Bethany Global University strives to build up servant leaders for the missions field. One of the courses offered at BGU focuses on informing students in how they can grow as leaders. Are you walking in servant leadership? Take a look at this list and find out how you can continue to grow as one.
1. You’ve Developed a Leadership Point of ViewA “Leadership Point of View” is important because not only does it help you clarify your own thoughts on leadership, but it helps you communicate it well to those around you.
2. You Understand the Difference Between Leading and Managing“You manage things, and you lead people.” This is a teaching from the book, “The True Essence of Leadership” by James Hunter. It describes leadership as the ability to influence others to work enthusiastically towards goals identified as being for the common good. Leadership gives value to people, managing people can take value away from them.
3. You Understand the Difference Between Power and AuthorityAnother key concept from the book “The True Essence of Leadership” by James Hunter is the importance of knowing the difference between power and authority. The book describes authority as the skill of getting people to willingly do what you ask due to your personal influence. Power is not a skill, but an ability. Using power can be damaging to relationships, while authority is building influence with others. The use of power should be avoided. People normally resort to power because either authority has been broken down, or an individual did not have authority in the first place. Power should only be used for discipline to train and help others grow, not as punishment.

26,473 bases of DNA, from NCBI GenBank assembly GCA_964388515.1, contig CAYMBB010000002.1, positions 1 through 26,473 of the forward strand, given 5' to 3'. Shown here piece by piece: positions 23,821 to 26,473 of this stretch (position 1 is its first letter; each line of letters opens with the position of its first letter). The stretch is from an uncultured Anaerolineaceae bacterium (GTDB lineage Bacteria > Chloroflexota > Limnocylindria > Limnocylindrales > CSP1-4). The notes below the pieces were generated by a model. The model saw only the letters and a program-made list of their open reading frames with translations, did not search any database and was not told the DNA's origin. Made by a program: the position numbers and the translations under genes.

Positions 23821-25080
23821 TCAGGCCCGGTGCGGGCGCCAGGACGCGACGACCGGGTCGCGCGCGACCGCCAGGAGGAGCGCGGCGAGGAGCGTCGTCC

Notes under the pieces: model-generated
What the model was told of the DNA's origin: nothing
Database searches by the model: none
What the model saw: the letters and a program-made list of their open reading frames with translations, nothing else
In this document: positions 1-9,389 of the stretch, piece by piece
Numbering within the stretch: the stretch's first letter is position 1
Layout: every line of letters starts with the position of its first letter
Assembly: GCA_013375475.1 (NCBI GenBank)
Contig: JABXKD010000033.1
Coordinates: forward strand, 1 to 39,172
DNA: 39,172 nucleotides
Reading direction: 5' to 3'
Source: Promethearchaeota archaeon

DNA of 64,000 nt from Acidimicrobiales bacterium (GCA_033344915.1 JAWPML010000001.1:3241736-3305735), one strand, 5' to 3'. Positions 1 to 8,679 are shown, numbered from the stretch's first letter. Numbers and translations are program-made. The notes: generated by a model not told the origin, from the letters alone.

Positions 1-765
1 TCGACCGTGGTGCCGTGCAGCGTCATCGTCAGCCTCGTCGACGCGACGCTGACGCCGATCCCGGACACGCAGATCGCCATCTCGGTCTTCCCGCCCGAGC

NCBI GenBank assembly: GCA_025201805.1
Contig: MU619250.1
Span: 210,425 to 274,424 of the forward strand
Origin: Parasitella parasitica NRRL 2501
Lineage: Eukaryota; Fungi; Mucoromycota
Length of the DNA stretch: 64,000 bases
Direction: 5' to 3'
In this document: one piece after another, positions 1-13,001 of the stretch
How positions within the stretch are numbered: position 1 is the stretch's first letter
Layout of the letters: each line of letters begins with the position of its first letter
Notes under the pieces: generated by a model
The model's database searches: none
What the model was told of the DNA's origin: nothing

4. You Have Self-AwarenessSelf-awareness is a key aspect of servant leadership because it keeps you from derailment and failure as a leader. There are two helpful methods that can help keep you from lacking in self-awareness: journaling and feedback loops. Journaling is a great help in keeping track of what you’re feeling, what God is teaching you, what mistakes you have made, and how you are dealing with things. Feedback loops provide you with close friends who will be honest and critical of you, enabling you to continue to pursue growth.
5. You Are Others-AwareHealthy relationships is another key part of leadership, so sympathy and empathy are two things you don’t want to lack as a leader. Make sure to always be aware of the emotions and perspectives of others. Show concern for the members of your team, and make sure you treat them well.
6. You Build Trust In Your TeamWithout trust, you can’t have leadership, and trust is the most fragile thing in relationships. Make sure you nurture trust right. When a team lacks trust, team members conceal weaknesses and mistakes instead of asking for help. They jump to conclusions about the intentions of others and fail to recognize the skills of others and build one another up. When there is trust in a team, team members are open to admitting weaknesses, asking for help, accepting questions and input, and giving one another the benefit of the doubt rather than going to negative assumptions. Trust can be built by sharing experiences over time, having multiple instances of positive follow through and credibility, fostering an in-depth understanding of unique attributes of the team and being genuine which is showcased by being vulnerable. Trust is kept by focusing on productive conflict when conflict comes up. It focuses on ideological aspects rather than “personal politics/attacks”. Productive conflict allows us to fix miscommunication in relationships rather than remain in tension. Always avoid conflict in a team that has not established trust.